Oma & Bella is a documentary about two elderly Jewish friends in Germany, Regina Karolinski and Bella Katz. (“Oma” isn’t a name, but is a word meaning “grandma” or “granny.” Regina is filmmaker Alexa Karolinski’s grandmother.) Doing the math from a few things that are said in the film, Regina is probably 80 or so, and Bella a few years older. Regina is from Lithuania, and Bella is from Poland. Both spent much of World War II in concentration camps, and I believe met during the chaotic immediate postwar period when people from the liberated camps were being relocated.
Cooking is a major theme of the film, and of their lives. At most 10% of the film consists of the two of them sitting in chairs, facing the camera, doing a conventional interview. Over half has something to do with food (much more the preparation, with only a little of the actual eating). We also see them walking around their neighborhood, shopping, entertaining friends and family, etc., but the bulk of it is cooking.
This film was shot and edited very well. The visuals are consistently just right. Most striking are the shots of the cooking. These are the sort of matronly Old World women whose answer to everything is, “Here, have some more chicken soup! You’re skin and bones! Have one of these cookies!” Cooking is their habitual way of adding something positive to their families’ lives, to the world. There’s a beauty to the elderly hands in close up so meticulously and lovingly crafting each dish from scratch.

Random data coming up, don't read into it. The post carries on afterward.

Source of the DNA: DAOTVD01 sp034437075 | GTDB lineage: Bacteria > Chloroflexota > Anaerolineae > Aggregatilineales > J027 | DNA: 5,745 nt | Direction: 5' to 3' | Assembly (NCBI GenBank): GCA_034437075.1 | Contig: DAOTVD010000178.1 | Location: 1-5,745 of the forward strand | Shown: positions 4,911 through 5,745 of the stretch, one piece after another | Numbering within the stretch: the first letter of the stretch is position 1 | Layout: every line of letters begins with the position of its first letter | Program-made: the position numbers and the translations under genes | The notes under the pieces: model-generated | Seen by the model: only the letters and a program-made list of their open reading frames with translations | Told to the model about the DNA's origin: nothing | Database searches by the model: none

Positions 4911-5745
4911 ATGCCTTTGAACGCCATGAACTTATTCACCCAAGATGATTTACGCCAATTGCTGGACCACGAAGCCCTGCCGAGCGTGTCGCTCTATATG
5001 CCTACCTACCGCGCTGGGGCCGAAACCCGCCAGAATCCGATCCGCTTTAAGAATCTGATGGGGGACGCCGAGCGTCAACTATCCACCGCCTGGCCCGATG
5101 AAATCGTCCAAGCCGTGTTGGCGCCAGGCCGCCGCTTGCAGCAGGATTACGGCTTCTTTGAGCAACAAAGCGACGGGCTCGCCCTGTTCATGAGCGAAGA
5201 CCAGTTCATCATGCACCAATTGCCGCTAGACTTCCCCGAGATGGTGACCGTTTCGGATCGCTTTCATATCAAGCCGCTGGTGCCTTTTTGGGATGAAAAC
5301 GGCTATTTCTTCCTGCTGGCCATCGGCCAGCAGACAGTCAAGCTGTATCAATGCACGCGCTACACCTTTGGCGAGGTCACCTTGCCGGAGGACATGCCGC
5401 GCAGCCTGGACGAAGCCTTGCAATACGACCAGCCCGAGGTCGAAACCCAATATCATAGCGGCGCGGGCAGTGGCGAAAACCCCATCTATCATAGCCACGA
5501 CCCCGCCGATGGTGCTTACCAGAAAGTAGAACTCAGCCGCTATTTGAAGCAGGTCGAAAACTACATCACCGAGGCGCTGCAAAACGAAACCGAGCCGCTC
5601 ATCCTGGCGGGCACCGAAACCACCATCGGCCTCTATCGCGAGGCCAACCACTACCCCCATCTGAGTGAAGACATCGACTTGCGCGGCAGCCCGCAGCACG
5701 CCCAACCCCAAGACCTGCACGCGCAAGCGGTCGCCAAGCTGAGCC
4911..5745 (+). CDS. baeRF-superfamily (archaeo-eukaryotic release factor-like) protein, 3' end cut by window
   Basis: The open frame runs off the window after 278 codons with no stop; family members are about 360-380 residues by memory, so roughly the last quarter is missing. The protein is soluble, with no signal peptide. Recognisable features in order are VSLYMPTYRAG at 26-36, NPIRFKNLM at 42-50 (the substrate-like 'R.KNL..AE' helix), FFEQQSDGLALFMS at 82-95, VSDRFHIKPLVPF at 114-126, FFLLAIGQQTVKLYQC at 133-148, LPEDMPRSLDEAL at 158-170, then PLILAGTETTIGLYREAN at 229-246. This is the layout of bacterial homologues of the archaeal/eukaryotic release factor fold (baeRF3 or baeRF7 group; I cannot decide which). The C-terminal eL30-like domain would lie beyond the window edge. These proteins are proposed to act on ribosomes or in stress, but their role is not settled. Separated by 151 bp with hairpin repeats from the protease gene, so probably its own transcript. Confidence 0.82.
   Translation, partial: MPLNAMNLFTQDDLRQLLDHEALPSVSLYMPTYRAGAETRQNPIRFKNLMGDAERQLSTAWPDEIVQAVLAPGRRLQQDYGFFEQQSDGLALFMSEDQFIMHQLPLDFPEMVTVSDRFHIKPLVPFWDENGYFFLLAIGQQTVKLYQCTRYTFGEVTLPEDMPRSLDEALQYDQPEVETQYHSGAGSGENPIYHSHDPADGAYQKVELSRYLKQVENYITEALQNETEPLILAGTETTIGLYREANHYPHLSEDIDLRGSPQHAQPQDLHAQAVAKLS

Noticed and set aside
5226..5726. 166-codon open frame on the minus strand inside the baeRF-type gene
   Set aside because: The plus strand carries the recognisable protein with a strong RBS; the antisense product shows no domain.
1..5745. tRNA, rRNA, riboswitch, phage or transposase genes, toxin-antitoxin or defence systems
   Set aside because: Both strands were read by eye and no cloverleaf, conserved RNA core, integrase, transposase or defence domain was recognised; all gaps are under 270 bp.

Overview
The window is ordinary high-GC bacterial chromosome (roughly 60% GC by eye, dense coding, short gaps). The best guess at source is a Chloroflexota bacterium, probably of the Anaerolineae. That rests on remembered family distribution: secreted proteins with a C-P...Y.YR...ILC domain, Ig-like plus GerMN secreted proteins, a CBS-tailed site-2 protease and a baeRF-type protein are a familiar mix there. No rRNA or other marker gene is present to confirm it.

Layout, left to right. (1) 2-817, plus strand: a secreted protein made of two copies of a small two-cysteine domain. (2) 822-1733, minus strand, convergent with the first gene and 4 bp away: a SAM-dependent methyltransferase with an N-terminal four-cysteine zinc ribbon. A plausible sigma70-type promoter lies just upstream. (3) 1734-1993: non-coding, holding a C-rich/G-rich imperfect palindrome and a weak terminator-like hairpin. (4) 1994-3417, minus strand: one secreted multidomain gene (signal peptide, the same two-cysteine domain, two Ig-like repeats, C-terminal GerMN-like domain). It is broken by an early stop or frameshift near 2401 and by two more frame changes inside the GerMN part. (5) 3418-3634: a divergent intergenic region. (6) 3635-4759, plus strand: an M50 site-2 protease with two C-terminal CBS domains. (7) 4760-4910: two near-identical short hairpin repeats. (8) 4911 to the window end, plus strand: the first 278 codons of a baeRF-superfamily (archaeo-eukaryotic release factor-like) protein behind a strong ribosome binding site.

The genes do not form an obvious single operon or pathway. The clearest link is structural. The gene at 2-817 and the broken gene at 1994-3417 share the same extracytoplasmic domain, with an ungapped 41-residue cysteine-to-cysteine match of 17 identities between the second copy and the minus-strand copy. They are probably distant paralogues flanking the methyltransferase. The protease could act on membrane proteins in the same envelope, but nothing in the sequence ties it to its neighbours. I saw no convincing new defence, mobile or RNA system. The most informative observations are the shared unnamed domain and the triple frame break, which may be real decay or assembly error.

And I say that as one of the minority of viewers who would have no interest in eating most of what they’re shown preparing. I’m a finicky eater and not much for the overwhelming majority of ethnic foods, so I wasn’t thinking the whole time, “Wow, that looks so good, I’m getting hungry just watching this!” I was drawn in more in the way you might be drawn in watching a serious artist lovingly working on his art, even if it’s a type of art that happens to have never had much meaning for you.
Certainly friendship is another theme of the film. Regina and Bella live together, and are seemingly never apart. They’re as close as sisters, indeed closer than most sisters. They are very supportive and caring toward each other.
I did find the older Bella’s sometimes dominating style a bit off-putting at times. She’s the type who has to have the last word, who even when she is affirming something Regina says will typically do it in a tone as if she’s correcting her. It doesn’t lead to conflict, because Regina consistently defers to her. But especially with Regina’s granddaughter doing the filming, I would like to have seen Regina step up a little more, and Bella to show some respect and allow her to do so.
But it never bothered me more than a bit. They just have different personalities, and like an old married couple in a very comfortable relationship, they’ve figured out a way to make those contrasting styles mesh that evidently works for them.
I read a little bit about the film, and evidently the ladies were only cooperative in certain limited ways. It was hard to get them to sit down and do a formal interview and really open up about their lives. It was more a matter of: if you want to film us just living our lives, we won’t object, but as far as what we talk about and how we talk about it, it’ll just be what happens to come up organically. Also, apparently they didn’t always go along with the notion of Alexa acting as filmmaker or cameraperson rather than granddaughter. So it was: OK, put down the camera and come join us for this meal. Or, enough with the movie for now; let’s just visit.